We report 9 new cases of osteoporosis-pseudoglioma (OPPG) syndrome in three related nuclear families. All OPPG patients had a severe ocular phenotype, characterized by congenital blindness, regardless of genotype. By contrast, the bone phenotype was more severe in those with a homozygous W425X genotype than in W425X/ T409A compound heterozygotes. The two novel mutations in LRP5
described here were both in the second beta-propeller structure. Four of the six adult obligate heterozygotes studied (parents of affected individuals) had mild osteopenia or osteoporosis, as has been shown in other families [4
], and another one was normal. Improvement was seen in bone mineral density Z
-score from treatment with bisphosphonates in the four treated OPPG patients (from baseline to most recent: A1 −6.4 to −2.4, A2 −4.7 to −0.4, A3 −2.9 to −0.5, C2 −4.2 to −0.3).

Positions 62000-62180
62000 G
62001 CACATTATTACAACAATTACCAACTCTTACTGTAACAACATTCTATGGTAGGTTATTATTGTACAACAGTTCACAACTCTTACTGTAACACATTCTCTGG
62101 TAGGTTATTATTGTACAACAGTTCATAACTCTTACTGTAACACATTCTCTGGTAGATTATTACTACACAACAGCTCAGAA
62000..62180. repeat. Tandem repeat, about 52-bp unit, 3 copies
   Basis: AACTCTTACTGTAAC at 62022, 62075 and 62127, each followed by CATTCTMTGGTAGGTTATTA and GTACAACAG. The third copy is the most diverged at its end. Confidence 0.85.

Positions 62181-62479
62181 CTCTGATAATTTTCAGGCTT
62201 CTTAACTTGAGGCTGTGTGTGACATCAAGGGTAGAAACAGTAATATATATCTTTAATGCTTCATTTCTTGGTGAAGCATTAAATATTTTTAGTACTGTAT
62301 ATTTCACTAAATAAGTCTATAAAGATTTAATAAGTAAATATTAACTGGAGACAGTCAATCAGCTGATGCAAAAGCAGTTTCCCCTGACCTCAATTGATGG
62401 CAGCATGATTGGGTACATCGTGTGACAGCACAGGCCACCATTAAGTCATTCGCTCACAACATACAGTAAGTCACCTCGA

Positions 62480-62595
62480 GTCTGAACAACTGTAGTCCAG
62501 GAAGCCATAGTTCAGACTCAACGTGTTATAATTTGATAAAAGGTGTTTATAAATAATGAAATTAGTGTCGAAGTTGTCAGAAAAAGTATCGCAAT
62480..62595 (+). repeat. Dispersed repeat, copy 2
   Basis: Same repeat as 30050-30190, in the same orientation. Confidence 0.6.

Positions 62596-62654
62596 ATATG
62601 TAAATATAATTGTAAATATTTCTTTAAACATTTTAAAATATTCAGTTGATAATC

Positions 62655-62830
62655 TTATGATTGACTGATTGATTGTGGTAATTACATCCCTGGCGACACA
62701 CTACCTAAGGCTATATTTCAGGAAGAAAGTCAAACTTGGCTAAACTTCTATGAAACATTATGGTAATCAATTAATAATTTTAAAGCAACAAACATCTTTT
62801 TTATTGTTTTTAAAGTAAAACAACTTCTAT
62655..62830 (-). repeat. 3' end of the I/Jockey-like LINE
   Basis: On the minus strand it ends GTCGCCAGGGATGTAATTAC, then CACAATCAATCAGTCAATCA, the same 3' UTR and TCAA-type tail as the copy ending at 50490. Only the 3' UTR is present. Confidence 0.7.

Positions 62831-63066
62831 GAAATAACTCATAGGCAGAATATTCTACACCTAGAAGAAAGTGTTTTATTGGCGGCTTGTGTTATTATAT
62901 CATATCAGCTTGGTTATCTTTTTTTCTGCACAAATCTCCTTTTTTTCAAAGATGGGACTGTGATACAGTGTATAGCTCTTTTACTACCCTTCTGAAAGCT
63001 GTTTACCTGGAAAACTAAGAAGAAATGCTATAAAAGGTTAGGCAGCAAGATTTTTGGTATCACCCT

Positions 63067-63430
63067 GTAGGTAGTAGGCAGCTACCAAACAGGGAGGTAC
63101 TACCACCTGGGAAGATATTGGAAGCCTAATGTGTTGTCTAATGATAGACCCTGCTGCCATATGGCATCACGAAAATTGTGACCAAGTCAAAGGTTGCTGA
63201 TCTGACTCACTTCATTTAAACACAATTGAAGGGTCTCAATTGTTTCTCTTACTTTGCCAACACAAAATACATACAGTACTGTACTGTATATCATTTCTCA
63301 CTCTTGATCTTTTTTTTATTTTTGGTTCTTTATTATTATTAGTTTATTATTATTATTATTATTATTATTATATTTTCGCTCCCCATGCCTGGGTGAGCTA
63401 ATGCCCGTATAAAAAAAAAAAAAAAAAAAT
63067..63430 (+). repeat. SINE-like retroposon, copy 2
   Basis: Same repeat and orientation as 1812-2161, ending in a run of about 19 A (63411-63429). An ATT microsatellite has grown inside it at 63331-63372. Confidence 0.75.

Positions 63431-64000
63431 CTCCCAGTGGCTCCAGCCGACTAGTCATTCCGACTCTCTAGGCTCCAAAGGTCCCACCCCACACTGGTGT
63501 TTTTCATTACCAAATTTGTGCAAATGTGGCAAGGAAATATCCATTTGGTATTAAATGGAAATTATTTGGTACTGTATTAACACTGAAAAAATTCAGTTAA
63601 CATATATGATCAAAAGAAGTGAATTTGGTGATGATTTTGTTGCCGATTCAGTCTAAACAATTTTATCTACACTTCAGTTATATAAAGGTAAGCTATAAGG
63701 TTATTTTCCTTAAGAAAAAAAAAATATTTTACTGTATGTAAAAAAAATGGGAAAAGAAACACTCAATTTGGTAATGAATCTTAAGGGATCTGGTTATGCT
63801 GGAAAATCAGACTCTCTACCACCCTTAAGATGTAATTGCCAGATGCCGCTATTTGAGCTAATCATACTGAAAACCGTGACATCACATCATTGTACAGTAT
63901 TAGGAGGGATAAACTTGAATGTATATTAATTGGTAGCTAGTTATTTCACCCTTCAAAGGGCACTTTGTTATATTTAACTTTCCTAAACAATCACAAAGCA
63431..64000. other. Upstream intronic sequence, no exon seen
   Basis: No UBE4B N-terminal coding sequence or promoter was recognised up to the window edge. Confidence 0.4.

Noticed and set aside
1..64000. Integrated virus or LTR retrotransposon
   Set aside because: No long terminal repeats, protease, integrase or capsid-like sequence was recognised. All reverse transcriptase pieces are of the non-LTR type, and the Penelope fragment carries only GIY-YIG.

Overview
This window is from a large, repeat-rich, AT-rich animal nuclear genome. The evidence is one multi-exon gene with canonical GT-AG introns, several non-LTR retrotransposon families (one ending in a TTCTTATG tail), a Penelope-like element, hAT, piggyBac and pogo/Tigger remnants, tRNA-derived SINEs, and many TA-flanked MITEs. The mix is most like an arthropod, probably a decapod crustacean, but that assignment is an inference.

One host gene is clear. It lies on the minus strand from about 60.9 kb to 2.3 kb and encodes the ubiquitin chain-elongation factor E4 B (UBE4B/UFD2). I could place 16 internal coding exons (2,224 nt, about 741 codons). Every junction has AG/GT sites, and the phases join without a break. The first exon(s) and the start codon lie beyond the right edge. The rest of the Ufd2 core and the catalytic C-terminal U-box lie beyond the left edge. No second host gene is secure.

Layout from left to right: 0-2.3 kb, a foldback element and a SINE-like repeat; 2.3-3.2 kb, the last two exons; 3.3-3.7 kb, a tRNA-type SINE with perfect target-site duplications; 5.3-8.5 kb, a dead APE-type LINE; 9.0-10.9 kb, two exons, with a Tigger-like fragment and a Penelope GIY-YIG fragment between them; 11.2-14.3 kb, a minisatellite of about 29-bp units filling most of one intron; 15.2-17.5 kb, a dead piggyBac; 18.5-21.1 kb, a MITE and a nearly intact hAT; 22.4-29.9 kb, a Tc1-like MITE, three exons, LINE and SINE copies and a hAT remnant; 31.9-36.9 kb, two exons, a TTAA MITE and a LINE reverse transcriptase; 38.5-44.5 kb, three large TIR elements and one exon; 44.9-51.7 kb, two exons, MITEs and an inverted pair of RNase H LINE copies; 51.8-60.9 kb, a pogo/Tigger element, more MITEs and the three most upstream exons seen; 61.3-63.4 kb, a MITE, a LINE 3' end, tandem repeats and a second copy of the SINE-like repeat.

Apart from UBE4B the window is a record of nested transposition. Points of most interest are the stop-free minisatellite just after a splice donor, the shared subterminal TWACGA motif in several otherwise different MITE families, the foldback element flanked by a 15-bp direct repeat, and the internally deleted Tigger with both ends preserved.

The clinical features described in our OPPG patients A1–3 and C1–2 were similar to those described previously, with congenital blindness, severe osteoporosis, short stature (in 2/9) and fractures occurring in early childhood [2
]. Our patient A1 had the most severe bone disease with multiple fractures and bone deformity leading to wheelchair confinement since age 7. Although he also had propionic academia, this condition has not been associated with bony fragility [27
]. As found in previous reports [2
], most of our obligate heterozygotes had reduced bone mineral density, but none had eye pathology.
The homozygous W425X mutation predicts a stop codon and a severely truncated form of the LRP5 protein containing 425 instead of the normal 1615 amino acids, likely resulting in complete absence of functional protein. The clinical result was classic OPPG syndrome in the 4 affected children homozygous for this genotype, with mean spine Z
-scores of −4.6, similar to the reported mean in OPPG of −4.7 ± 0.9 [4